More public services set to return to council control
Four more services that were outsourced to Capita could be brought back under Barnet Council’s control in two years’ time.
A review of the council’s two major contracts with the firm proposes insourcing highways, regeneration, procurement and regulatory services when the original ten-year deals end in 2023.
Six services would stay with Capita, while a further four would be subject to a short extension before a decision is made on whether to bring them in house.
The contracts review, which had been held up by the Covid-19 pandemic, was presented to a meeting of the financial performance and contracts committee last week.
John Hooton, Barnet Council’s chief executive, told the meeting the review was about “how we get the best possible services for residents”, admitting there had been some “delivery challenges” with services that could be insourced.
He added: “I think for all of those services, people and services are being delivered from Barnet, and I think we feel there is an opportunity to improve the quality of service in the future and deliver those services for at least the same cost or cheaper by integrating them into the council.”
But opposition councillors raised doubts over the review’s scope and effectiveness. Liberal Democrat councilllor Gabriel Rozenberg suggested the council could have gone further and proposed to bring other parts of the contracts in house, such as customer services.
Cllr Rozenberg said the long-term trend for the contracts had been “a steady admission that this bit doesn’t make sense, and this bit doesn’t make sense, and this bit isn’t commercially viable”.
The council brought finance and strategic human resources back in-house in 2019, while pensions management was moved from Capita to West Yorkshire Pension Fund last year.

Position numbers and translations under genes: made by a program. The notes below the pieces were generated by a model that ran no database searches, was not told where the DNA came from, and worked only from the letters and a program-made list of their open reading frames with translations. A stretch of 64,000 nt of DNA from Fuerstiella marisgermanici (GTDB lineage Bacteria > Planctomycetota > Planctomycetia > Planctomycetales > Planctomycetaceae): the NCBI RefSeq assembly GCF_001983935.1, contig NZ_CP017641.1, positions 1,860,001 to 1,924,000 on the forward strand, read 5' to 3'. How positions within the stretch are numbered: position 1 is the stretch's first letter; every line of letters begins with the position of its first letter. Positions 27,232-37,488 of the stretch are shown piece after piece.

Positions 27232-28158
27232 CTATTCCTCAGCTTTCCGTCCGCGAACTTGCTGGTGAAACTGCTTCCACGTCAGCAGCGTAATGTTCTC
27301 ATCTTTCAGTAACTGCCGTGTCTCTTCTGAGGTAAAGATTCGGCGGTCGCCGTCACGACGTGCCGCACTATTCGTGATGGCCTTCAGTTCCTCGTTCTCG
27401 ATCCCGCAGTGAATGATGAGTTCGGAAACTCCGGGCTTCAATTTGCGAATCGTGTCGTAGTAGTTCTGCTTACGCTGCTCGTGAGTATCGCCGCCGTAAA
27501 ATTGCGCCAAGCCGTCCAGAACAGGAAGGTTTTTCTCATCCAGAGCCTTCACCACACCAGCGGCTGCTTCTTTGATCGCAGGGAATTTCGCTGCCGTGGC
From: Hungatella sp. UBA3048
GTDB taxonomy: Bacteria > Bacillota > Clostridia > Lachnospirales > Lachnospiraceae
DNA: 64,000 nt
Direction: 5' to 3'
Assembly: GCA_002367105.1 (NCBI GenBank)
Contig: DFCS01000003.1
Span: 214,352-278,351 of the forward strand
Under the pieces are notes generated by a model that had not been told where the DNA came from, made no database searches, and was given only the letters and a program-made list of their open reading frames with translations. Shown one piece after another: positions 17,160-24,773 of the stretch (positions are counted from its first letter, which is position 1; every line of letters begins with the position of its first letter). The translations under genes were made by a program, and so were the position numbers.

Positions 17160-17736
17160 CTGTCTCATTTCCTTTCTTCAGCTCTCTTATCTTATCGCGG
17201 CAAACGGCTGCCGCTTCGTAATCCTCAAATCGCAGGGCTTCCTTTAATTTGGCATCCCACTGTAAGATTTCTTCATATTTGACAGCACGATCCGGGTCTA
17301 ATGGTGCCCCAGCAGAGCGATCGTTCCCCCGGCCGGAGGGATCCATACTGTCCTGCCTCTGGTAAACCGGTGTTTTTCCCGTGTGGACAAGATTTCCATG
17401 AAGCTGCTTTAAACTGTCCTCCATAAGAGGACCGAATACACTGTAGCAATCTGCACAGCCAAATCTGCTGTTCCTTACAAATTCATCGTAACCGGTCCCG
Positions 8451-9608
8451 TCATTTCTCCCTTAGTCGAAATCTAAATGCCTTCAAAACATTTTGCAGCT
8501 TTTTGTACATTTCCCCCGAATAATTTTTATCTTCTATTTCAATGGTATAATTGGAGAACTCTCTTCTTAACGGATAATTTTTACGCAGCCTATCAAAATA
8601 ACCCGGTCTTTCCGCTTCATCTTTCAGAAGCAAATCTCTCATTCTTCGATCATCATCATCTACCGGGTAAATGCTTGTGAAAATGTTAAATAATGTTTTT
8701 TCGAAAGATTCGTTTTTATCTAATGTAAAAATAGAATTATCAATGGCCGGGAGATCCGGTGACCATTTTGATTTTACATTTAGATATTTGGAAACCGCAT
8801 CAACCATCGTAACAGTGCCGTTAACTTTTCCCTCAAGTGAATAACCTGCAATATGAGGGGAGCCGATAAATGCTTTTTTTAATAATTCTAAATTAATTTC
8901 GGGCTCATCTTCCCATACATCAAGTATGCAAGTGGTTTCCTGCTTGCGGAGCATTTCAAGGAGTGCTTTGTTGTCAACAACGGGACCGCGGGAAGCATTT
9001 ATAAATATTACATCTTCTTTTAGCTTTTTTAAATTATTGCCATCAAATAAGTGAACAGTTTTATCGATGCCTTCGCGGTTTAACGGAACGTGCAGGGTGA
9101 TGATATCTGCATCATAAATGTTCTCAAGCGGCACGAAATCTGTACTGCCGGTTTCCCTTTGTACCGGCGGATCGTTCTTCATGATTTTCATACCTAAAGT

“I really wonder what, after the end of the ten-year process, we will actually have that still remains in 2023,” he added.
Labour councillor Arjun Mittra said he felt the review was “a bit of a reward for Capita”, with services that had been “messed up” or where the company was making a loss being returned to the council.
“The mistakes that were made eight years ago… I think are being made again,” he told the committee.
John Hooton said insourcing had been the trend over recent years in some instances. He claimed the council had “completely shifted the business model” for customer services but admitted there were things it needed to do differently.
The chief executive said he did not think the review was a “reward for Capita”, as the firm would be “earning less money from a smaller set of contracts”.
Labour group leader Barry Rawlings raised concerns that Capita would still have ownership of key data and information after the proposed contracts shake-up. “I’m just not sure the levers of power are in our hands at the moment and that we will get them,” he said.
Cllr Rawlings suggested there should have been a “wider discussion” about alternatives. He said the 'Regional Enterprise' deal with Capita could change from being a joint vehicle to a traded company – meaning the council would get 100% of any profits, rather than 51% going to shareholders in Capita.
Labour councillors voted against the proposed approach to public consultation and the direction of travel for each service, but they were backed by Conservative committee members.
The council will launch consultations with the public and staff before making any decisions on the proposals set out in the review.